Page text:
I love muffins. Easy to cook and more substantial than bread. They’re also versatile – you can add almost anything (sweet or savoury), and so tasty you can just eat them on their own. I like them as an afternoon snack while working at the…
It’s deep December and I’m standing outside. Actually, there’s 8 of us standing outside and waiting for the one that’s gone astray. Once we’re all congregated, we begin. There’s something innately quiet about walking in Winter, as if all around us is sleeping, and in…
Blackberries – everyone knows them, everyone forages them. Blackberries make everyone a forager, and what a perfect fruit to be picked. Growing in abundance, and packed with vitamin C and fibre, this humble fruit unites cities, waysides, hedgerows, countryside and wasteland through their presence, it even connects us all back to the Stone Age, as there’s evidence that we’ve been eating this fruit since then.
Back to the current day, a couple of weeks ago I was foraging with a group of keen staff and chefs from Bordeaux Quay deli, restaurant & cookery school. Based on the harbourside of Bristol, just off the city centre, for our foray we congregated on the Bristol Downs (one of my favourite green spaces within this city) to foray together. And guess what, amongst many other goodies, we picked blackberries.
Now, I could list the things we found, and various stages that different ingredients are in as they get experimented with, stored and process at BQ. However, that list of plant names might leave you scratching your head and non-the-wiser. Though if I talk about BLACKBERRIES – ah, blackberries, we know we’re speaking the same language!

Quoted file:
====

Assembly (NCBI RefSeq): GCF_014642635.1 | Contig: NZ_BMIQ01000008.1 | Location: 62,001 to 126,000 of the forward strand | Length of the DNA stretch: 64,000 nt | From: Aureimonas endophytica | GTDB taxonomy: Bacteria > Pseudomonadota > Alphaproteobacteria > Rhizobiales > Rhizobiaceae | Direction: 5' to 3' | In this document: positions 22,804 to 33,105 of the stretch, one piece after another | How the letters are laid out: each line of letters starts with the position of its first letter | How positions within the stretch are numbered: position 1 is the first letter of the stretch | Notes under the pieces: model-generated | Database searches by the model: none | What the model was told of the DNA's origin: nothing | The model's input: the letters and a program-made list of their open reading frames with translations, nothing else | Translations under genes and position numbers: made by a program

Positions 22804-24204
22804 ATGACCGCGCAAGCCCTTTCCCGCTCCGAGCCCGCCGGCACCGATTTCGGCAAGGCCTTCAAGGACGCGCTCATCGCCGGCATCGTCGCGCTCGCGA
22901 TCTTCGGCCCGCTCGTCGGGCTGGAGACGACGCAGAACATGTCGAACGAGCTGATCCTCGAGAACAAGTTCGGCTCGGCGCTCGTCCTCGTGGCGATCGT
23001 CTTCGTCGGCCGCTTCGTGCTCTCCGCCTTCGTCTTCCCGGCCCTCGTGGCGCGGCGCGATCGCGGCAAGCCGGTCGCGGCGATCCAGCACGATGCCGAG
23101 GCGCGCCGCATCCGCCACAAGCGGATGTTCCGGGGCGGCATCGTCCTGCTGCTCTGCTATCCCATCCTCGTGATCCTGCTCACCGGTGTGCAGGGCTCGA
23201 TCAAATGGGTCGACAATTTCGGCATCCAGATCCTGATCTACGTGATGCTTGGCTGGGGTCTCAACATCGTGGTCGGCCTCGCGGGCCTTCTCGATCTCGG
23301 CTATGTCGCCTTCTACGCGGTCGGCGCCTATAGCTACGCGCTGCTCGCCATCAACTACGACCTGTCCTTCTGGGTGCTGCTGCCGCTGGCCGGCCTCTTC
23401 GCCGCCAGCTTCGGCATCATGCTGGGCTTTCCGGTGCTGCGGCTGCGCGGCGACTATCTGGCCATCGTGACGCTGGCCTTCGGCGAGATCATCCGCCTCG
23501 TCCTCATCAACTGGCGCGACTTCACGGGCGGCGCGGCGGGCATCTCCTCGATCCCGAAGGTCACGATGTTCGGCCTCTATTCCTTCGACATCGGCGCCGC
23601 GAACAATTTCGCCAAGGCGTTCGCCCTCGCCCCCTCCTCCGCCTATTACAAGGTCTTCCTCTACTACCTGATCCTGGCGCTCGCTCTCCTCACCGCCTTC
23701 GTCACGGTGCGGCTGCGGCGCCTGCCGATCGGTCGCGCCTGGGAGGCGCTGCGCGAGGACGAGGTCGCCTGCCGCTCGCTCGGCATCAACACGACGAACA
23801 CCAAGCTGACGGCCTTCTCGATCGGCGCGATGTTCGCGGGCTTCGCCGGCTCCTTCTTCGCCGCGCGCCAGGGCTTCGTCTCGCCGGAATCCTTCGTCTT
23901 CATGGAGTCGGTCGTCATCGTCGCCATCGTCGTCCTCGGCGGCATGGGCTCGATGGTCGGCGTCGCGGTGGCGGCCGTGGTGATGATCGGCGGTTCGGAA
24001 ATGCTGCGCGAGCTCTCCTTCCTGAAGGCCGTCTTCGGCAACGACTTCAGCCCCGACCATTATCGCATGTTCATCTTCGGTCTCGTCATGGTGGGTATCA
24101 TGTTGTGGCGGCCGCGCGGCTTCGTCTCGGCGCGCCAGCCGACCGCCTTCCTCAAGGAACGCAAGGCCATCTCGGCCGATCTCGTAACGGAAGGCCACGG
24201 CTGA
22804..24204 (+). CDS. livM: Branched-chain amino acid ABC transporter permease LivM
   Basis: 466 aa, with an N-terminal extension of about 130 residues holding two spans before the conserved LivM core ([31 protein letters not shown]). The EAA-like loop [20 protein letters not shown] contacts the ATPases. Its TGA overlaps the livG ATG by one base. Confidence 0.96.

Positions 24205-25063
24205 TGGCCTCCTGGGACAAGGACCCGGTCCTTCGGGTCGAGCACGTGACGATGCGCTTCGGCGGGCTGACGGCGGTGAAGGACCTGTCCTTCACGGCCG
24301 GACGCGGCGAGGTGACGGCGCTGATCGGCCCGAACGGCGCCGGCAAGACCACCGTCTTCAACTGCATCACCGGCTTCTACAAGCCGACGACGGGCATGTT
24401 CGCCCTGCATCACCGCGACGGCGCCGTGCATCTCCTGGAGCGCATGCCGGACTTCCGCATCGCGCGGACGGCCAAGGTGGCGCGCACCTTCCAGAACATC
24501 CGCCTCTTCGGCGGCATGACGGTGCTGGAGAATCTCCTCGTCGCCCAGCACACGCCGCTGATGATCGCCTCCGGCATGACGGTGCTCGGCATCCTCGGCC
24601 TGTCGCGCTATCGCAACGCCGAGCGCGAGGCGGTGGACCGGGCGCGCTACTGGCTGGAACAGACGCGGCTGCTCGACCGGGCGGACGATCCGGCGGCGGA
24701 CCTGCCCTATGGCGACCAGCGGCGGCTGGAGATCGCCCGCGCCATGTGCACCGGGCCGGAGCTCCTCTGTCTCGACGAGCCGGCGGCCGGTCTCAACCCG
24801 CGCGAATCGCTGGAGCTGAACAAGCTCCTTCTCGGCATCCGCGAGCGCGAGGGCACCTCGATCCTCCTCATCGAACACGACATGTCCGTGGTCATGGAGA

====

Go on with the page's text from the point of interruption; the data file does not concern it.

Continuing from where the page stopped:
Blackberries on the Isles of Scilly, where they can taste slightly salty!
So what have you done with your foraged fruits? Blackberry and apple crumble or pie, syrup, ice cream, sorbet, blackberry vinegar or wine maybe?
Well, here’s a new one for you, from the Kelly Sealey, the Head Chef at BQ. And by the way, incase you like the sound of it, Foraging Experiences followed by cooking tuition can now be booked for private groups in Bristol, at an award winning venue which specialises in local produce, click here to find out more!
Meanwhile, here’s the recipe;
Mackerel salad with a blackberry dressing
By Kelly Sealey
For the fish
2 eggs, beaten
4 mackerel fillets
70g unsalted butter
1 lemon, juice only
Place the oats onto a plate and season with salt and black pepper. Pour the beaten eggs into a bowl. Dip each mackerel fillet into the beaten egg, roll it in the seasoned oats.
Heat the butter in a pan over a medium heat. When the butter is foaming, add the coated mackerel fillets and fry for 1 ½-2 minutes on each side.
Turn the fillets carefully and fry for a further 2-3 minutes, or until the fillets are crisp and golden-brown on both sides and completely cooked through. Remove the pan from the heat and squeeze over the lemon juice
For the salad
Handful of blackberries
Radish, thinly sliced
A dash of red wine vinegar
Pinch of dried chilli
25ml olive oil
Place the vinegar, oil, chilli and 2 crushed berries in a bowl, whisk and add salt and pepper to taste.
Add the salad and toss lightly. To serve place the salad on the plate, fish neatly in the middle and drizzle extra dressing.
Researching regional names of plants is a fascinating and usually an amusing pastime. Common Hogweed (Heracleum sphondylium) is one of those plants, and as it’s now in season (april to june) I thought I’d dedicate a whole blog article to it. Inspired also by local…
Last month a few hardy foragers (actually it was a lovely bright, wintery day) joined me at Cape Cornwall for a wild food walk with tasters. At a welcomed break we sat down with a large flask of ‘Wild Spiced Cleaver Coffee’.
The drink went down well – sweet, hot and naturally containing some caffeine, everyone was pleasantly surprised! There are many variations in making this coffee substitute, this is one alfresco style on the beach!
An indoor version would be drying roasting the oven for 40 minutes at 140C.
Autumn is full of potential pleasures, warming foods, sweet dishes and a bounty of autumnal fruits to enjoy. Personally, I take particular interest in creating desserts with wild ingredients, so when Sara from Cotna Barton suggested we made a wild apple meringue pie on our…